Why Is a Drive Shaft Hollow?

Updated July 19, 2017

The driveshaft is a long rod or tube used to carry rotational force from a vehicle's engine to the wheels. Driveshafts vary in size, configuration and features. One variation is a hollow driveshaft, used for several reasons.

Rotational Inertia

The engine would have to power the rotation of a solid piece of metal. With a hollow driveshaft, there is less mass for the engine to push and the force it produces is able to accelerate the drive train faster.

Low Cost

Making a hollow driveshaft uses less material than a solid one. With some good engineering, manufacturers can make hollow driveshafts with the same structural integrity as their solid counterparts. The saved material lowers the cost.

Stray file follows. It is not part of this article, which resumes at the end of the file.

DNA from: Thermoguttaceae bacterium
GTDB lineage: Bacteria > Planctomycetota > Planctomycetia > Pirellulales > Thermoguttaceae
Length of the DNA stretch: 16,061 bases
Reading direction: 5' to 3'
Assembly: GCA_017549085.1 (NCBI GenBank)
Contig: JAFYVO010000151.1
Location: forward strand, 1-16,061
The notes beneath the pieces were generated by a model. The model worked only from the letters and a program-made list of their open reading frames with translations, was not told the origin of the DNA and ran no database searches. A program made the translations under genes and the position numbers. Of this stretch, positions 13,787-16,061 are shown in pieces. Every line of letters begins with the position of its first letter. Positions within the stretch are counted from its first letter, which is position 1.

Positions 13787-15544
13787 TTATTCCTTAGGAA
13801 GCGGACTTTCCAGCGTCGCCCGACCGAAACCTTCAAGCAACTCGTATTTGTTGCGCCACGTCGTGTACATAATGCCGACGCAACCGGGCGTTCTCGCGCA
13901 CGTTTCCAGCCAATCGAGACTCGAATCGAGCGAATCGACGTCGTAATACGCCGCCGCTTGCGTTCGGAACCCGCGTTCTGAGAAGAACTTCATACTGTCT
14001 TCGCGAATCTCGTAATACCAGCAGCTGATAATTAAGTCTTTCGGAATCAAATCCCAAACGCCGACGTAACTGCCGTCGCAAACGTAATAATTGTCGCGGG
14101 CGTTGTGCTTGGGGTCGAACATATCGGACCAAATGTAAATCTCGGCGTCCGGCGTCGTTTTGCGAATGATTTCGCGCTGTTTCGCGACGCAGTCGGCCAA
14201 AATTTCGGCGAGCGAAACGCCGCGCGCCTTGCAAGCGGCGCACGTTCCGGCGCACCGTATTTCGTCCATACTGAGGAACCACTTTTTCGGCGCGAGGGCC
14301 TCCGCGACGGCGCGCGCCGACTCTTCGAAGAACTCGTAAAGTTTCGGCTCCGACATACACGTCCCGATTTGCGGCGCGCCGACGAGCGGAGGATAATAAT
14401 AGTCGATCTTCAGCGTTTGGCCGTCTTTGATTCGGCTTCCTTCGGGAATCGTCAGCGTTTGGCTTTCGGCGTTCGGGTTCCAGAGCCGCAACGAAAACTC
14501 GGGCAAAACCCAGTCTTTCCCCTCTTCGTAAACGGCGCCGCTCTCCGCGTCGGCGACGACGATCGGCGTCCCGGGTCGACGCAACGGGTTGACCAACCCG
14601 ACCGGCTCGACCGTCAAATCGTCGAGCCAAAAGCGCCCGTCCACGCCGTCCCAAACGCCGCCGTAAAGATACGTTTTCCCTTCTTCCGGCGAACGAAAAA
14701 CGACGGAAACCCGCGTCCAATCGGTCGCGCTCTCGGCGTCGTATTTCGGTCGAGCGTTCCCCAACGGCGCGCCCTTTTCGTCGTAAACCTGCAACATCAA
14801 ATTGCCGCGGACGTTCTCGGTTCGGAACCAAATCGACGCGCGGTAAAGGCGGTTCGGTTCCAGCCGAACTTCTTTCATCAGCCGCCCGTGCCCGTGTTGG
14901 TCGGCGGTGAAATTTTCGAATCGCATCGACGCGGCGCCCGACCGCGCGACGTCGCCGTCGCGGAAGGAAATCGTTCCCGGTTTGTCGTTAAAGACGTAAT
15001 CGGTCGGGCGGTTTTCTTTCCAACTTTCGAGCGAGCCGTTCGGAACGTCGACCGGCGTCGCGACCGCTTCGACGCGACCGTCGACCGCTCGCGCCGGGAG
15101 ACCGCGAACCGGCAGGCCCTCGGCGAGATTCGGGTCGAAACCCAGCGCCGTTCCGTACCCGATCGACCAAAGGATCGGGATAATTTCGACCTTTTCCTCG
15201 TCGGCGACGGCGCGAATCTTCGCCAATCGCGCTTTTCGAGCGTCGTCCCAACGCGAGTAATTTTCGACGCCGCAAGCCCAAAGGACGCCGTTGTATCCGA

Fuel Efficiency

Because of the reduced rotational inertia, the engine can get the same push with less work. This translates into fuel efficiency. With less material to push, it takes less fuel to get the same acceleration.

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About the Author

Hailing from Port Townsend, Wash., James Porter has been writing informational online content since 2010. His articles on physics and chemistry have been published on eHow. Porter holds a Bachelor of Science from Evergreen State College, with a broad focus covering computer science, chemistry, physics, and music.